This is part two of a blog series on easy and intuitive PKI (Public Key Infrastructure) operation for non-security administrators. In part one, I explored the role of system admins in managing encryption for their respective applications. The goal of that blog was to empower system admins and application owners to manage the keys and certificates for their own environment. Now I’m going to give practical advice to systems admins on how to get started.
As a system administrator, you may now have responsibility for managing the digital certificates that enable secure connections with your applications. But these certificates and the PKI surrounding them is not your specialty. And frankly, it doesn’t have to be. You just need to know enough about PKI to secure your applications with certificates.
But you also need to know how your certificates impact your organization’s overall security. If you don’t get it right, you could actually increase security risks, undermining the reasons that you’re using certificates in the first place. Where do you start?
First, you need to know which of your applications need secure connections and, therefore, certificates. With that information, you can create a complete inventory of applications and their associated certificates. You will then have an accurate picture of what you need to manage and protect.
Auditors will also be interested in this information, so in addition to establishing an inventory of the certificates protecting your applications, servers, and/or devices, make sure you include the metadata associated with the certificates. This metadata is readily available, so just make sure you capture that.
Once this simple inventory is in place, you’ll be able to quickly see whether all requisite systems and devices have certificates and whether those certificates are valid. You’ll also want to know when they expire, so you can avoid embarrassing and costly application outages.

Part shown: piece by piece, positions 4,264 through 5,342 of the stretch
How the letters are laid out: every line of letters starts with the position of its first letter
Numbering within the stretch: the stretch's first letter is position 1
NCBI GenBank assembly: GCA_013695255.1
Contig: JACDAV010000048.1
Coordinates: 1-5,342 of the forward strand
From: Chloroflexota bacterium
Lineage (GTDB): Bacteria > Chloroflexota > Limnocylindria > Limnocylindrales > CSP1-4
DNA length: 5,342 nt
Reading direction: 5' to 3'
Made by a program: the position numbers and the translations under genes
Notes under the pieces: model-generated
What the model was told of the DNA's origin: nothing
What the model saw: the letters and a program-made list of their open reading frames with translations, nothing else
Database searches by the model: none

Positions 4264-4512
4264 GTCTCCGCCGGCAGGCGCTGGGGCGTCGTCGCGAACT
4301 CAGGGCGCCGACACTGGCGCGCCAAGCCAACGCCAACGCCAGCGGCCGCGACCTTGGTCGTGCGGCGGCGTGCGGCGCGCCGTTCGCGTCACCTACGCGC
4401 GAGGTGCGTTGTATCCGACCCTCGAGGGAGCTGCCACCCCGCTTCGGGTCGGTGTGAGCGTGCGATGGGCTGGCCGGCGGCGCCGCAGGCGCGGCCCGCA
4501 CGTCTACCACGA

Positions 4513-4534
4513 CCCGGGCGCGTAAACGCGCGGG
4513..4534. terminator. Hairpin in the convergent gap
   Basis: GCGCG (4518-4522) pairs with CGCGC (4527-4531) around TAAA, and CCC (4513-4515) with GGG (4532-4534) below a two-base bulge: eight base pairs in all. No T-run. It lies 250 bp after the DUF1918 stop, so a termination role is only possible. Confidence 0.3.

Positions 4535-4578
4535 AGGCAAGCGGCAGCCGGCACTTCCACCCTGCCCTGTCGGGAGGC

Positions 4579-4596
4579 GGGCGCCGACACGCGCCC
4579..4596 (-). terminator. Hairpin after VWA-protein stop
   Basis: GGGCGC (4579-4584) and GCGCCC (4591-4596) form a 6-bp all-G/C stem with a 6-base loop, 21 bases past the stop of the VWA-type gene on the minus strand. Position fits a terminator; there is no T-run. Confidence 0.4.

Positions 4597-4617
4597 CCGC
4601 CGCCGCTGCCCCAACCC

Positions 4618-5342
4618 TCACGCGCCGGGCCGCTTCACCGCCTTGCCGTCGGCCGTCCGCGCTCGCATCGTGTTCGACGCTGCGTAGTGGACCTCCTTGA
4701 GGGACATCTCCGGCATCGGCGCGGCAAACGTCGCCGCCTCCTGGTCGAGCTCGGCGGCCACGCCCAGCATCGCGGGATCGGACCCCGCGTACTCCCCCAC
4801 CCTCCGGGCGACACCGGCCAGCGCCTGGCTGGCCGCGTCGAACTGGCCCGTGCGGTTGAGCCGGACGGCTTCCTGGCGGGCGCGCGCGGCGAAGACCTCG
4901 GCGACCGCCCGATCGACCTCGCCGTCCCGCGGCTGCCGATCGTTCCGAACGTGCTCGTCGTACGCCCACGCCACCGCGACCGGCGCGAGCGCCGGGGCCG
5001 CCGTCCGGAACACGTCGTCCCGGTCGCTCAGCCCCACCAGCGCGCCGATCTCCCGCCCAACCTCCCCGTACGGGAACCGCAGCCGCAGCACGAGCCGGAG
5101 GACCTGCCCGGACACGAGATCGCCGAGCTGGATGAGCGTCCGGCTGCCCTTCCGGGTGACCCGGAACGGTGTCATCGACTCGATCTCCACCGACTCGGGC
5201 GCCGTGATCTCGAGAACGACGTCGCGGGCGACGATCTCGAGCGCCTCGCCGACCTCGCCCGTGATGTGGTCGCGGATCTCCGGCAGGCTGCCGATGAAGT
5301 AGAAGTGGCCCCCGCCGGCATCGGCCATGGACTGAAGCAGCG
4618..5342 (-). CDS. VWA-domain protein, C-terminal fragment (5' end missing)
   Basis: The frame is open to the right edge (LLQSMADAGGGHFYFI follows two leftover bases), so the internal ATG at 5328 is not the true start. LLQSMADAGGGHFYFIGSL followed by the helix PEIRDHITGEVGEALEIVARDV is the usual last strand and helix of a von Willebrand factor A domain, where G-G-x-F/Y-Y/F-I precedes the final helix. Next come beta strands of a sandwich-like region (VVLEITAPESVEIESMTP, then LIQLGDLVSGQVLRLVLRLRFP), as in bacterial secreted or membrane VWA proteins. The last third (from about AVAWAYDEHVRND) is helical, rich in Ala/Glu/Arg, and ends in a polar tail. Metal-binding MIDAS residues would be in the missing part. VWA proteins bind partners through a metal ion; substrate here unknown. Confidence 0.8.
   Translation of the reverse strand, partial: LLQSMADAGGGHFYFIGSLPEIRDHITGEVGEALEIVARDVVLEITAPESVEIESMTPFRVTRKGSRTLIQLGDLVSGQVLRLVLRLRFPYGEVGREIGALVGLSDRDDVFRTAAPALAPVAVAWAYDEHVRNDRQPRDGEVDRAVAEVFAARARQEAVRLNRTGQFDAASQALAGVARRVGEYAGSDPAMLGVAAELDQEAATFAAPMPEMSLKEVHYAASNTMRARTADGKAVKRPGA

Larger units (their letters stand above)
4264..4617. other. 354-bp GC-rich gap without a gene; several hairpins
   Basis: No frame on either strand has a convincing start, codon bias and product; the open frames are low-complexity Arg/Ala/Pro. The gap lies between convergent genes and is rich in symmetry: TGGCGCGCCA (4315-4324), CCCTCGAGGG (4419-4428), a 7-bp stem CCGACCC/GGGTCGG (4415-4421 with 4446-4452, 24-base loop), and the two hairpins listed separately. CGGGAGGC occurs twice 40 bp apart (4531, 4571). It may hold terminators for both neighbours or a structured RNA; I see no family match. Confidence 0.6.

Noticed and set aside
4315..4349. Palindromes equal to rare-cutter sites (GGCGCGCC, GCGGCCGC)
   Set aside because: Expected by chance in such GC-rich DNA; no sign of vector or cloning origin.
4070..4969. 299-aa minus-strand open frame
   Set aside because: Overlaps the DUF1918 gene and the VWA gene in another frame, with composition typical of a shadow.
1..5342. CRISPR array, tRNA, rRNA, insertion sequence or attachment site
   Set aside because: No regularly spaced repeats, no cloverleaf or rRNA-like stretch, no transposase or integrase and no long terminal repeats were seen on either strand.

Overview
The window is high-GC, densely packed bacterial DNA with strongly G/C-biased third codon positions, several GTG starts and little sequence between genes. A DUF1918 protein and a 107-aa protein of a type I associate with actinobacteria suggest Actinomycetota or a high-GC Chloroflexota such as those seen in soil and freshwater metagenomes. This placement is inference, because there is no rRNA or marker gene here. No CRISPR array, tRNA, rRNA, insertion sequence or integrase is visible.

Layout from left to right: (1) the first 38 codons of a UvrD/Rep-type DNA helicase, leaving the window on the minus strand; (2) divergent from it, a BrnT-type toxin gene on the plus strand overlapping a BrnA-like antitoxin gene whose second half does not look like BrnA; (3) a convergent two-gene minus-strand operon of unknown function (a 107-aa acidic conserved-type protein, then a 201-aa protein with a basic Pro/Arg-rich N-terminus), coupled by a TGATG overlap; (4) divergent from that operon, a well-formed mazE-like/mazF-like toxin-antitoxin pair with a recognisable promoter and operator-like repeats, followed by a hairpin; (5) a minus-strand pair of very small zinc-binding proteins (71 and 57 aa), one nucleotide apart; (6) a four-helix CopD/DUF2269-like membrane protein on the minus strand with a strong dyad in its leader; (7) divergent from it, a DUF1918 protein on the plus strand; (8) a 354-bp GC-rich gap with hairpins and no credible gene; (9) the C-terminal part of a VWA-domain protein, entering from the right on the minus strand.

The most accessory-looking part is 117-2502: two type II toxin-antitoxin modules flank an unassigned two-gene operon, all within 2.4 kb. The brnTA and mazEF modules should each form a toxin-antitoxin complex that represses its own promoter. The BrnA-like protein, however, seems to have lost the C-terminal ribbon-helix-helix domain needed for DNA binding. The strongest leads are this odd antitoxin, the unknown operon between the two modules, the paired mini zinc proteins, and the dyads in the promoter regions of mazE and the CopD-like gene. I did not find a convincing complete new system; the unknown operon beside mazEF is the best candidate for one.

Knowing exactly which certificates you are responsible for is the first step in assuring that your environment is up to date and well protected. However, you still need to make sure it complies your organization’s PKI security policies.
The policies I’m talking about here are those defined by the team who oversees certificate management across the enterprise. Their job is to ensure the environment meets internal and regulatory requirements around securing data in transit. So, they define overall policy requirements around crypto libraries, hashing algorithms, key length, validation period—all that crypto black magic that may be outside of your immediate focus.
You need to know which attributes your policies require, so you can make sure the certificates in your inventory meet those requirements. With your up-to-date inventory, you should be able to identify which, if any, fall short and might lead to a security risk or application outage. When that happens, you’ll simply need to request replacements from your PKI team.
Sound difficult? Not necessarily. With the right solution, creating and maintaining a certificate inventory for your applications and systems should be fairly simple and straightforward. All you need is a current and accurate view of your environment and an understanding of the policy requirements that it should comply with.
Armed with this information, you can go forth and conquer PKI. You’ll have what you need to maintain an accurate, up to date inventory to make sure your applications remain online and well protected. And you won’t have to be a PKI expert to do it.
Read part III of this blog series to learn what you need to know about ongoing maintenance.